Characterization Of Fusarium Oxysporum And Phoma Sclerotioides, Pathogens Of Birdsfoot Trefoil And Alfalfa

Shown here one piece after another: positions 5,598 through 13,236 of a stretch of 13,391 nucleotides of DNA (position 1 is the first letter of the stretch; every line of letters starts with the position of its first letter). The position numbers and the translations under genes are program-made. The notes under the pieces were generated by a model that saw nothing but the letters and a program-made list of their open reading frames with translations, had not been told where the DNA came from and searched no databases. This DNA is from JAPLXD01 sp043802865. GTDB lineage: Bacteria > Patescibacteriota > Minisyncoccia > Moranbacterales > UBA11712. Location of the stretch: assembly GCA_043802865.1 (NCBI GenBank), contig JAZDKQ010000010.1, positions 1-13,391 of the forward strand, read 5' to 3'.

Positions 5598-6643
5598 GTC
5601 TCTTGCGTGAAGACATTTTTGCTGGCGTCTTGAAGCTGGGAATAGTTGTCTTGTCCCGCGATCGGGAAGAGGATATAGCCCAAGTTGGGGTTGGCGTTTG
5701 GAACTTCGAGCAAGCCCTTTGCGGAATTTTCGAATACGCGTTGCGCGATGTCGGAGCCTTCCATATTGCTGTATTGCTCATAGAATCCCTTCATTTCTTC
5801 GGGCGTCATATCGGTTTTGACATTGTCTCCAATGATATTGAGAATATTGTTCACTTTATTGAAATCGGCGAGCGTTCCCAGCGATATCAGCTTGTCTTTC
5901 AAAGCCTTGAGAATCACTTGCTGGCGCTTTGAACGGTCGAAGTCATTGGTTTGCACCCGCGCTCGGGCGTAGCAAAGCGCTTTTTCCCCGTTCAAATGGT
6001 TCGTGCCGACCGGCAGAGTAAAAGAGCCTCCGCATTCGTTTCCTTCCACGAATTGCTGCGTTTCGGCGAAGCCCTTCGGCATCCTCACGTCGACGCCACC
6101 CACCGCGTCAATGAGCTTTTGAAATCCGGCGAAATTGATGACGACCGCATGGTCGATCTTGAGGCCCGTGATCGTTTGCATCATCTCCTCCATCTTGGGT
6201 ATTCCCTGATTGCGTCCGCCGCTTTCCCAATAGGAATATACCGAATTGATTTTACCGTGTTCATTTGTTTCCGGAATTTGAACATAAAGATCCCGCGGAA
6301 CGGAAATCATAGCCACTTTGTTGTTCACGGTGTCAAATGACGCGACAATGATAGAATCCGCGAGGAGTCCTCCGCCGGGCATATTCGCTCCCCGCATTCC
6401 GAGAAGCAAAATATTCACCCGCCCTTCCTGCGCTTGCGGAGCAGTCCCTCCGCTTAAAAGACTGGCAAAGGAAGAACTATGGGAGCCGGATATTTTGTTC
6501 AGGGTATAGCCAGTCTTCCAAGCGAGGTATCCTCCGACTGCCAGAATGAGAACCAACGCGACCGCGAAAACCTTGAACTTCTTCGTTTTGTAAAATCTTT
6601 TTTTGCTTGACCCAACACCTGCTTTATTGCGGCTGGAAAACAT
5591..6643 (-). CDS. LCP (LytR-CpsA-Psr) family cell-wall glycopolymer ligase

Soil-borne pathogens causing root and crown rots and vascular wilts are important causes of stand decline of perennial forage legumes. Fusarium wilt of birdsfoot trefoil (Lotus corniculatus), caused by an aggressive strain of Fusarium oxysporum, is associated with severe vascular discoloration, wilting and chlorosis, and rapid plant death of birdsfoot trefoil. Phoma sclerotioides, causal agent of brown root rot (BRR), causes root and crown lesions as alfalfa (Medicago sativa) and other perennial legumes emerge from winter dormancy, leading to increased plant mortality, reduced spring regrowth, and diminished yields. Fusarium wilt of birdsfoot trefoil has been a serious problem for trefoil production in parts of New York and Vermont since the 1970s. Analysis of F. oxysporum isolates causing this disease indicated that the pathogen has a unique host range relative to previously designated F. oxysporum formae speciales. Vegetative compatibility analysis and phylogenetic analysis of multilocus sequence data suggest that the pathogen is monophyletic. We propose designating the fungus F. oxysporum f. sp. loti. P. sclerotioides has long been known to be an important constraint to alfalfa production in Alaska and central and western Canada. In eastern North America, it has been reported only in Nova Scotia. Surveys of alfalfa production fields in Maine, New Hampshire, New York, and Ontario in 2004, 2005, and 2007 indicate that the pathogen is widespread in eastern North America, often occurring at high incidence levels. Patterns of infected alfalfa within fields suggest that the pathogen was not recently introduced. Surveys of alfalfa production fields in Colorado, New Mexico, and Pennsylvania conducted in 2006 and 2007 suggest that central Pennsylvania and high mountain valleys at the latitude of northern New Mexico may delineate the southern extent of the distribution of P. sclerotioides within alfalfa production regions of eastern and western North America, respectively. Phylogenetic analyses of multilocus sequence data places North American isolates of P. sclerotioides into multiple strongly supported clades, and morphological differences among isolates correspond to genetic differences. On the basis of genetic and morphological differences, we established seven infraspecific varieties within P. sclerotioides: P. sclerotioides var. sclerotioides, champlainii, viridis, obscurus, steubenii, macrospora, and saskatchewanii.
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